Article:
Here is the saltwater AFTER the fabrics were removed - not the lovely color you see below. The next rinse was perfectly clear.
I wasn't that pleased with the over-all effects - that's why I think that the soaking actually prohibits the oxegen from oxidizing the rust onto the fabric... Anyway, I chose to put the fabrics back into the rusting process for a second round.
Below: the fabrics are back into a strong vinegar solution, wrapped around various rusting objects, more rusty things laid on top, and now they are left to the elements to do their thing once again. This time should be faster since few of the pieces of cloth are totally submerged in solution.
Monday, October 23, 2006
Sunday, October 22, 2006
Some of you will be wondering just what is pictured above. But for those of us reading the Quiltart mailings, you'll recall that I posted a question recently about rusting fabric. What you see above are fabrics wrapped around various rusting metal tools, etc. and resting in vinegar-water baths - on their way to becoming unique art!
And the results of the cloth above after two days:
And I've recently become fascinated with metallic fabrics and have been collecting small amounts of them for much of the year. Below is one mock-up I've placed using 4 1/2" blocks (4" finished size) with some borders. It's not yet what I want, but it's fun to play with!
Below is another piece I've designed and been playing with for awhile now. First the drawing, then the drawing reversed and colored in Adobe Photoshop, and finally, the fused piece on the design wall awaiting quilting.
Red Ribbons (c)Pat Dolan
At the moment, this piece measures 36"w x 45"h.
Friday, October 20, 2006
I substitute taught in the art department today where the students were working on their batik and silk paintings. I then stopped to capture some images before leaving campus. It's a beautiful campus, as you can easily see. And it was a wonderful day.
Thursday, October 19, 2006
I've been out and about this week, wandering, driving, walking and taking pictures.
Some things catch your eye and you simply must stop and notice them. I've been fascinated with the idea of dying fabric with rust and had already decided to do it when the following two scenes stopped me in my tracks to take the time to enjoy them in their own rustic beauty.
By the way, there are 5 or 6 pots of rusty stuff wrapped in various cottons soaking in vinegar and water sitting out on our deck. I hope the contents are happily rusting away and leaving permanent stains on the fabric. I've got several ideas as to how to use the prepared fabric, once it's dyed to the intensity I'd like. The anticipation is half the fun, but I think the actual playing with the 'new' fabric will be even more fun!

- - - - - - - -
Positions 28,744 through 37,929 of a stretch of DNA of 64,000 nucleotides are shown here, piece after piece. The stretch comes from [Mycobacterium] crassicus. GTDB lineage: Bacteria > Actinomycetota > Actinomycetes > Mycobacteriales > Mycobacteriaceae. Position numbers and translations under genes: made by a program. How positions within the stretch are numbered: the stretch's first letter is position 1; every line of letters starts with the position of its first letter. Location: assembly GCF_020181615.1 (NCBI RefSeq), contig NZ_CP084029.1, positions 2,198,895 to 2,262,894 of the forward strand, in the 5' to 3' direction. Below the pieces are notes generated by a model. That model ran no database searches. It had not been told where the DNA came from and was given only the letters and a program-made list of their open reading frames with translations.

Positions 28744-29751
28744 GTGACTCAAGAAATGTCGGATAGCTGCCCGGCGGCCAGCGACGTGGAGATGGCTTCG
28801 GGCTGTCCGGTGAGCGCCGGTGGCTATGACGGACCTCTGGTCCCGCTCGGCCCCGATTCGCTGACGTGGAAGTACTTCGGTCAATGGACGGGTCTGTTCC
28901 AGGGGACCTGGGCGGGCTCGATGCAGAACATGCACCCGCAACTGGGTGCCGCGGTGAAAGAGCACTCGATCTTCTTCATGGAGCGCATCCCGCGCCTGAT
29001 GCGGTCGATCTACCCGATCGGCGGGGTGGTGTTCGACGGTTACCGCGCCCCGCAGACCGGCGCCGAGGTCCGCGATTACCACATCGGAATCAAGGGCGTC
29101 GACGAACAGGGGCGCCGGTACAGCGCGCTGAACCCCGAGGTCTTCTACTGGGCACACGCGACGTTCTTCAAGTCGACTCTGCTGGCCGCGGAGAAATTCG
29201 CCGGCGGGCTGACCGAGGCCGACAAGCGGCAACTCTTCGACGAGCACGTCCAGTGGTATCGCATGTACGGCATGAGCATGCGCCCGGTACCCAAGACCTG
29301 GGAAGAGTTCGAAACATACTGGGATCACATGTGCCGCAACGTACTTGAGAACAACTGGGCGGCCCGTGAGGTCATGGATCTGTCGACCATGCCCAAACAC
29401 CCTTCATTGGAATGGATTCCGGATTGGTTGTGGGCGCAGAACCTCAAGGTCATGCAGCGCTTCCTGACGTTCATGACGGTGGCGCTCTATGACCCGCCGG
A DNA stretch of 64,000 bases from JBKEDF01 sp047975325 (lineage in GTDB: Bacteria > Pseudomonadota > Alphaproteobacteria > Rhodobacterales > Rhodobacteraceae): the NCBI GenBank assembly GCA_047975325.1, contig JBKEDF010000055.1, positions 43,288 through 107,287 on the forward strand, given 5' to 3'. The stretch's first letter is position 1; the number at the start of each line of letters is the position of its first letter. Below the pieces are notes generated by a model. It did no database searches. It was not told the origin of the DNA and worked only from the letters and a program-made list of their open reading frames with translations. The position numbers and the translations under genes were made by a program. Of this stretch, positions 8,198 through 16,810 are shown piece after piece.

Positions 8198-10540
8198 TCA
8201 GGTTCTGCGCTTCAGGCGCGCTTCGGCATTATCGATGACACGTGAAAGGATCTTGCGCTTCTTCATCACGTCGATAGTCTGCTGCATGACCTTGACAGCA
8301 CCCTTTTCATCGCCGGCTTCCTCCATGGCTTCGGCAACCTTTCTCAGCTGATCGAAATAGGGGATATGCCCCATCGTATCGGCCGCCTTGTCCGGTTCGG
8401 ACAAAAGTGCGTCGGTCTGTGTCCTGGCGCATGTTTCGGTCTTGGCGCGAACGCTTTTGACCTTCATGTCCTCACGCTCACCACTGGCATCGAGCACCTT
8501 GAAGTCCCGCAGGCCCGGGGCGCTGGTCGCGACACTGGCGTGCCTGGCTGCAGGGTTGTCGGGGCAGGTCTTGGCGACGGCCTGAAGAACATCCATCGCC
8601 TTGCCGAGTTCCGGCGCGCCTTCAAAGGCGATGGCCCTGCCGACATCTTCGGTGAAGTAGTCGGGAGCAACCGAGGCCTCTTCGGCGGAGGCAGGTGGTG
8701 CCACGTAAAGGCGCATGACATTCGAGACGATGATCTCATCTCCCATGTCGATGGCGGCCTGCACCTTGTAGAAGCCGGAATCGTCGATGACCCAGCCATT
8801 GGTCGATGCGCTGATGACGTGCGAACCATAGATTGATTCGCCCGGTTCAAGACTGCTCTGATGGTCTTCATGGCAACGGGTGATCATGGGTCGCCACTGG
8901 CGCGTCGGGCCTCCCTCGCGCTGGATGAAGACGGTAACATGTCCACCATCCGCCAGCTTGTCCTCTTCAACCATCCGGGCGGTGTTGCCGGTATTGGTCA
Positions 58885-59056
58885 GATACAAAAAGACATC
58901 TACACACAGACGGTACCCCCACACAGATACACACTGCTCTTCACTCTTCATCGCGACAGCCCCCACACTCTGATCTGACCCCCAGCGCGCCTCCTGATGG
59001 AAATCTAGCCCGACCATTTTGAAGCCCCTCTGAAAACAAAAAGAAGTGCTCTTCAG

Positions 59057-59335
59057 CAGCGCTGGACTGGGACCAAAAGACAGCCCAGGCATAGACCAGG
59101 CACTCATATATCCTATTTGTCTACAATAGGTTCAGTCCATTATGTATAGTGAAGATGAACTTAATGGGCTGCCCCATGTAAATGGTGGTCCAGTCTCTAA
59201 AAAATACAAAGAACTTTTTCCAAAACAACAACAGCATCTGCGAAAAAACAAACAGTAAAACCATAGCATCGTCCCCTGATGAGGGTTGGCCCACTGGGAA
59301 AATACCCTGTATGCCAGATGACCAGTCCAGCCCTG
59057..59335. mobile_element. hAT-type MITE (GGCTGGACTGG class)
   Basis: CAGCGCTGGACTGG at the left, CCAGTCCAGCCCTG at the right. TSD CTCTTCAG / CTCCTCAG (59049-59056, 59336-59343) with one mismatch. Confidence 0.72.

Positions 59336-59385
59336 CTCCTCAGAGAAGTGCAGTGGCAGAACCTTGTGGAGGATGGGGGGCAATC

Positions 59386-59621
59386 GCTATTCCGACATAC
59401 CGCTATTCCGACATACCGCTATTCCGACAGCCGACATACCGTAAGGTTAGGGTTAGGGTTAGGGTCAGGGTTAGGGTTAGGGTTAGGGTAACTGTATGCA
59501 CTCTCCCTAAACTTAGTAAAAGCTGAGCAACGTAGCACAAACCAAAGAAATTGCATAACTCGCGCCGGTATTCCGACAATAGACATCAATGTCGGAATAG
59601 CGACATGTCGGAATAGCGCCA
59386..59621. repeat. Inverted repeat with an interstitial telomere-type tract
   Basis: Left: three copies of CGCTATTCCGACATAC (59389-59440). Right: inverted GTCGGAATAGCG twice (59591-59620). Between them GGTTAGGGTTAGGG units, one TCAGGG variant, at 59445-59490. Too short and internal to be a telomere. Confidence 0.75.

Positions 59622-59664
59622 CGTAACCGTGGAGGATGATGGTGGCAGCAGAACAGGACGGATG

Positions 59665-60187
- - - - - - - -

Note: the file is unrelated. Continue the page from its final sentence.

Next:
Saturday, October 14, 2006
Friday, October 13, 2006
GOING IN CIRCLES 41”w x 29”h © 2004 Pat Dolan (click to enlarge)
For Deborah – who wrote: “Creativity is sporadic; very emotional, spiritually and physically driven, for me. It would be nice if creativity existed as a separate, independent energy. Does it, sometimes? For me, once and a while...creativity becomes the spiritual.”
Deborah makes some valuable points in her comments. Creativity IS very sporadic (unless one chooses to be highly disciplined – and even then, sometimes creativity is elusive), is also emotionally driven, spiritually driven, and physically driven. Creativity involves the whole person so all aspects of being human are necessarily involved. That is not to say that all aspects are fully or even partially conscious when one is creating. In fact, it is my experience that when I’m fully involved in creating, I’m not actually aware of time or space – rather, it feels as though I’m in a state of what I call the eternal now. It’s the space ‘place’ I go when I am captivated by the beauty of nature, the wonder of watching a newborn, where I slip sometimes by riding the sound waves of certain kinds of music…
I wonder what creativity would be like if it did somehow exist as a separate and independent energy…it’s hard for my mind to wrap around that concept. However, when I’m in the midst of creating it’s ‘as though’ both the creativity and the self are quite separate and independent of any outside influences or noticings – including physical hunger or pain, emotional mood, or spiritual awareness.
Creativity, for me, is nearly always akin to spirituality. They are somehow linked – perhaps by authenticity, whether or not I think/believe I am being fully authentic or even making something of simple beauty. Some have said that in our creativity we are most like God… and, since it has been written that we are made in the image and likeness of God, that seems appropriate.
Still, I am like a tiny cell on the planet earth – a tiny speck of sand on the shore of the universe. How that is being like God, I have no clue. And, quite probably, it’s not for me to know…
GOING IN CIRCLES –detail © 2004 Pat Dolan (click to enlarge)
GOING IN CIRCLES is a piece that began as a whole-cloth black quilt, machine free-motion quilted in tiny circles in colored threads that bled from one color naturally into the next. There were large black spaces that were left empty – no stitching, no color. And those large spaces bothered me. When I started the quilt, I was rather depressed but as I continued working on it, albeit sporadically, my mood lifted (with the help of pharmaceuticals) so by the time I thought I’d be done, the black seemed to be overwhelming the delicacy of the quilting. I chose to cut through most of those black holes and back them (by reverse appliqué) with beautiful colored fabrics that coordinated with the colors of the stitching nearest each hole. These colorful places were then outline quilted to create a juxtaposition of circles to the curvilinear just as the black was a foil for the color to dance across the piece. I added some foiling in a few places which shows up fairly well on the detail shot, above.